In real systems the issue of sampling rate conversion arises frequently but fortunately there are plenty of solutions.
Successful microphones have been built working on a number of different principles. Those ideas will be looked at here.
It should constantly be borne in mind that although digital audio is a form of data, those data represent an audio waveform and there are therefore some constraints on what can and cannot be done to the data without causing audible impairment.
In this new series John Watkinson looks at all aspects of microphones to create a technical reference resource for professional broadcast audio engineers.
Gain control in digital audio is essentially a numerical model of the same process in the analog domain.
The advantages of digital audio for recording purposes are clear, but once in the digital domain, productions steps also need to be carried out. Recorders don’t care about the encoding method, which is instead optimized for production purposes.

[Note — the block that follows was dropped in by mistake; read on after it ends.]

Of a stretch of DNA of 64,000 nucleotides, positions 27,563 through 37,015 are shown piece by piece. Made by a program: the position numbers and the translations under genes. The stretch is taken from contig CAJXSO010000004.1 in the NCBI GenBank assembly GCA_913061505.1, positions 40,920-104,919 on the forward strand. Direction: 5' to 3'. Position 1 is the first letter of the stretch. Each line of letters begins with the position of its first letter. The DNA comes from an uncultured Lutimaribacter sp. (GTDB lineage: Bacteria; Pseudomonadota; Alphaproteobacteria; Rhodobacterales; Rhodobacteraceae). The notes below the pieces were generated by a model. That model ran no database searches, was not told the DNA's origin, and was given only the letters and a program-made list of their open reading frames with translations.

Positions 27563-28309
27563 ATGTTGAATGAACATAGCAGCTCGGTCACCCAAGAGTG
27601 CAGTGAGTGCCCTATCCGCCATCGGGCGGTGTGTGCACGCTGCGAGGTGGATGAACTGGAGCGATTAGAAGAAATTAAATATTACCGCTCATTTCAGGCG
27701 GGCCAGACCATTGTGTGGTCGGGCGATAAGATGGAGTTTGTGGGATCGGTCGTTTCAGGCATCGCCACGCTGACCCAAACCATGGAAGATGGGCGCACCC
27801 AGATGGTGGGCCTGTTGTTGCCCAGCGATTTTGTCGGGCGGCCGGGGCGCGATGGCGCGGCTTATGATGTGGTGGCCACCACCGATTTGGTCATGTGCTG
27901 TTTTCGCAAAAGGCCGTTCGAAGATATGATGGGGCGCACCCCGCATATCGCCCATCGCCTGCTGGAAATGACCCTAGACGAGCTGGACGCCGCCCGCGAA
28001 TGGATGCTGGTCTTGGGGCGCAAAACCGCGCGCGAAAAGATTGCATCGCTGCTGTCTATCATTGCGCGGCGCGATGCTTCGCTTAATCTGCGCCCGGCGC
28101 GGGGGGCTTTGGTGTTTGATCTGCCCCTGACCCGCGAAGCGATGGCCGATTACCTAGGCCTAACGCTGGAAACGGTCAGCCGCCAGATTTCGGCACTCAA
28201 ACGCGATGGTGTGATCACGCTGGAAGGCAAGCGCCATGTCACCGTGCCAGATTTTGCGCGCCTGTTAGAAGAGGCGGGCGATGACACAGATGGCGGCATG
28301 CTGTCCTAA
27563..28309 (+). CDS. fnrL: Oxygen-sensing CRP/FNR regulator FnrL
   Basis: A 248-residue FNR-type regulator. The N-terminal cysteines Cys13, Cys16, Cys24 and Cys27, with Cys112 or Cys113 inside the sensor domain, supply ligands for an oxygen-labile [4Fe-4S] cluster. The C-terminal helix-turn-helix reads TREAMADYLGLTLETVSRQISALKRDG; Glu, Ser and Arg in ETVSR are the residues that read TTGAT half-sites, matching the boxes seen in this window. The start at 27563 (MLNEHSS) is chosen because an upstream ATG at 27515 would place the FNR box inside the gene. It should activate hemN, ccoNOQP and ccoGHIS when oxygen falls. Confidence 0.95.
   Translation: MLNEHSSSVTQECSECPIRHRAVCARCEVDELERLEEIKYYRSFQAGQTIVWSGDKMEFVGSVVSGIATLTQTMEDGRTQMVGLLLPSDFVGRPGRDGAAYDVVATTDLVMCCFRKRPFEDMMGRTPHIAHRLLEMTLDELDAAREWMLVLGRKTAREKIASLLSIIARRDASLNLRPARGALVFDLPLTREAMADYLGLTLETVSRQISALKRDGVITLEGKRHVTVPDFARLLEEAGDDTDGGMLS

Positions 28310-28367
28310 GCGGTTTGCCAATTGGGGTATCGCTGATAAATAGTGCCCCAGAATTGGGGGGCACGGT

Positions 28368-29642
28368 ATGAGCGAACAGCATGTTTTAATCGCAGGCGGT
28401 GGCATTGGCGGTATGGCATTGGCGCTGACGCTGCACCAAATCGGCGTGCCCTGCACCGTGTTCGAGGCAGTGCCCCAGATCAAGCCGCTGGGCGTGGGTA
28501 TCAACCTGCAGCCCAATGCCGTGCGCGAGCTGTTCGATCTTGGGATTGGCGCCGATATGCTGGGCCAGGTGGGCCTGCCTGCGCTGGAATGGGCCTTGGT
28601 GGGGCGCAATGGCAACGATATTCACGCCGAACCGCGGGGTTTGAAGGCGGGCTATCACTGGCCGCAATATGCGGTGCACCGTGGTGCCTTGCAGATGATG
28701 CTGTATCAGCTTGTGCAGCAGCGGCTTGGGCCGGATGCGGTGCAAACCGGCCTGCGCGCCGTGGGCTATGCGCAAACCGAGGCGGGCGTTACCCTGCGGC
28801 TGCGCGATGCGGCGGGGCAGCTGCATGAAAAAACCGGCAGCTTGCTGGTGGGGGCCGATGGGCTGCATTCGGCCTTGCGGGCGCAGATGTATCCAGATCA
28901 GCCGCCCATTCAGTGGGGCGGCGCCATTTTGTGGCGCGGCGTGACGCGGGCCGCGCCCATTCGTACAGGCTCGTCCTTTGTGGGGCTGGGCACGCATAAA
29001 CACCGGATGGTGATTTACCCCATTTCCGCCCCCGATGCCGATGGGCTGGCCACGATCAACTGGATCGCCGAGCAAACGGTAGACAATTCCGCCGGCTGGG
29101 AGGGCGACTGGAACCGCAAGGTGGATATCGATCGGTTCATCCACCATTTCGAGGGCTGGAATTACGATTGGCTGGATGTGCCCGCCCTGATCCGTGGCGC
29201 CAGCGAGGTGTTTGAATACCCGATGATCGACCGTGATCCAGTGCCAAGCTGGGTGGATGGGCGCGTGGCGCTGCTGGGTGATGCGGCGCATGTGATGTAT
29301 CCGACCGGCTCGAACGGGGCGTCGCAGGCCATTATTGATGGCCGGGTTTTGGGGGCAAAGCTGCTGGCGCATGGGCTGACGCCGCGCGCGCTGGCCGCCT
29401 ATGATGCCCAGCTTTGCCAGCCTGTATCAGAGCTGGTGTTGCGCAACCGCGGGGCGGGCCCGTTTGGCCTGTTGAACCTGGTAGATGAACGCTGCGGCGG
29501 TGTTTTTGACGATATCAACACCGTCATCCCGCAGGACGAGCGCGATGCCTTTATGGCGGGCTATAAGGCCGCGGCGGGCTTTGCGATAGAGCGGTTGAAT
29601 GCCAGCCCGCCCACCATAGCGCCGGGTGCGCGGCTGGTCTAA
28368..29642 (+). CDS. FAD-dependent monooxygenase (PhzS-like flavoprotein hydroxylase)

The best sampling rate for digital audio is easily established by considering the requirements of the human auditory system (HAS), which is the only meaningful arbiter. Provided that the bandwidth of a digital audio system somewhat exceeds the bandwidth of the HAS, that should be enough.
It’s interesting to compare the quality that can be obtained using digital audio with legacy media such as the vinyl disk and magnetic tape.